Maybe it was the Weather


For the past century, we in Raleigh have profited from a steady stream of refugees from the north. "Send us your cold, your overtaxed, your frustrated by unions," we said.

We benefited from a steady influx of newcomers we hadn't had to pay to educate, who bought our property, grew our economy, and adjusted to our culture. They even wrote home to tell everyone how great it was here, helping us drain many states north of us of their valuable youth.

This huge influx helped us to adjust to the loss of tobacco and industrial jobs. It guaranteed us stability and growth during a period when much of the country faced mounting bills and fewer opportunities.

Unfortunately, this has reversed in the last ten years. After investing millions in expanding the state university system, we've seen our own massive brain drain, as our educated youth move north to places like Burlington, New York City, and - who'd have imagined it? - Upstate New York.

This paper has warned our politicians for decades that they were losing their edge on taxes. We have warned that the counties spent far too much on roads and schools for developments that never quite happened the way they were supposed to. We have warned that the state put far too much effort into environmental protection while neglecting the need to generate cheap power. We have warned that the creeping bureaucracy threated North Carolina's competitiveness, and that supporting it with taxes was killing business.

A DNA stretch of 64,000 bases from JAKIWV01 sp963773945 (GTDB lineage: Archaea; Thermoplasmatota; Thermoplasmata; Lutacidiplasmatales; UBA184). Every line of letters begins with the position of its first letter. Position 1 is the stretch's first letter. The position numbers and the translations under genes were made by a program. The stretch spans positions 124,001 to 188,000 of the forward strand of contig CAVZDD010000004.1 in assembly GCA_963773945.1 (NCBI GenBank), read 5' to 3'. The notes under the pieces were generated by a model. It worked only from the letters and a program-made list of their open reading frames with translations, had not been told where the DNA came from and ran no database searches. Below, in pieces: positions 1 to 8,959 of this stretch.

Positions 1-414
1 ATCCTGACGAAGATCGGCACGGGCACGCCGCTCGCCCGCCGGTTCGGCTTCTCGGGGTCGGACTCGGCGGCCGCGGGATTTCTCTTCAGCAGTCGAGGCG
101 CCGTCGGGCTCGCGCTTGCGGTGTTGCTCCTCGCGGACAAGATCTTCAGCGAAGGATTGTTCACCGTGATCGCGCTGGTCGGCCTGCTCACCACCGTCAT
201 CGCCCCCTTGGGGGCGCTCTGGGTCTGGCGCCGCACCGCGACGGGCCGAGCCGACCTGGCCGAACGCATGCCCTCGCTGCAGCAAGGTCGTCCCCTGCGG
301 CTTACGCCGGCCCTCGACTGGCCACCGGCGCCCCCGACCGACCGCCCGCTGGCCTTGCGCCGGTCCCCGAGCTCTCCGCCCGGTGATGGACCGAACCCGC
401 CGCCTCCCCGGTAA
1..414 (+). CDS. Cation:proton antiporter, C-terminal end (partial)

Still, it seems that the cause of this exodus may be a problem this paper has no way of fighting: it's just plain warmer here. We may have the finest air conditioning on earth, but running it nine months a year is expensive, and we don't want to use it on fields of parched crops.

Perhaps the best we can say is that Upstate New York stole our weather, and is now stealing our people.


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This page contains a single entry by Simon St.Laurent published on March 4, 2008 7:32 AM.

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